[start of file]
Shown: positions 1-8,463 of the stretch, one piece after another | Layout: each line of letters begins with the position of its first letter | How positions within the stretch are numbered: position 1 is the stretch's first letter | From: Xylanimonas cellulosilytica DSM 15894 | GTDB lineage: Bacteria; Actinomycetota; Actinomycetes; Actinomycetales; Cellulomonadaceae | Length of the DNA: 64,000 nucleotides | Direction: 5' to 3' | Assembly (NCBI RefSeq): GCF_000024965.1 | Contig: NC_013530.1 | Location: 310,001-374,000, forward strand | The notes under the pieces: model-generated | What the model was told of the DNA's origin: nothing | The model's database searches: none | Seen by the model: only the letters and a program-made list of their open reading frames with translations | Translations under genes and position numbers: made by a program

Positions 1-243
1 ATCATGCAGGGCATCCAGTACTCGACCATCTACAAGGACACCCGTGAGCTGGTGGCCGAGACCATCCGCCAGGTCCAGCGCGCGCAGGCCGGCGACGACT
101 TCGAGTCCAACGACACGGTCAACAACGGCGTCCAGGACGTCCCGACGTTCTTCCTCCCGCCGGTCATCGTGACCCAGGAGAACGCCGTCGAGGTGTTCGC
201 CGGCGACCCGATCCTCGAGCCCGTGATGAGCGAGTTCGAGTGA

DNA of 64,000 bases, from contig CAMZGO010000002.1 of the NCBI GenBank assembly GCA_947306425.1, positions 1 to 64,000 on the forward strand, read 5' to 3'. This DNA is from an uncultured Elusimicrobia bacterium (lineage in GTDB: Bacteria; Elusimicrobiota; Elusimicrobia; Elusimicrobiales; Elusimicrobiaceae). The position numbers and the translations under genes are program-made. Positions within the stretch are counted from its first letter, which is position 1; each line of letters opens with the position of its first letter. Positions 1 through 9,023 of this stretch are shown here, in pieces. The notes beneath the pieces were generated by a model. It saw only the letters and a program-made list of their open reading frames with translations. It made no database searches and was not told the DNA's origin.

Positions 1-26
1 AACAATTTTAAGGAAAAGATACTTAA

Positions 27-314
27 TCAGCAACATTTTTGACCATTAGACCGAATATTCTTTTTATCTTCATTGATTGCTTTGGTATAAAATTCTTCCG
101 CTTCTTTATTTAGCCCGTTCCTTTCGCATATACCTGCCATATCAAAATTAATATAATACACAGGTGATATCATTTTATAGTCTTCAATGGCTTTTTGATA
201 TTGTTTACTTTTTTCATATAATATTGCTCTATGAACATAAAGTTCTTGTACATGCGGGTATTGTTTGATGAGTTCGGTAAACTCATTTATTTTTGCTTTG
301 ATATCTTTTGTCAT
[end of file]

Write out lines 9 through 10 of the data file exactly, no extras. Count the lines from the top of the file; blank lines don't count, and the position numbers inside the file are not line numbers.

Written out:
Positions 27-314
27 TCAGCAACATTTTTGACCATTAGACCGAATATTCTTTTTATCTTCATTGATTGCTTTGGTATAAAATTCTTCCG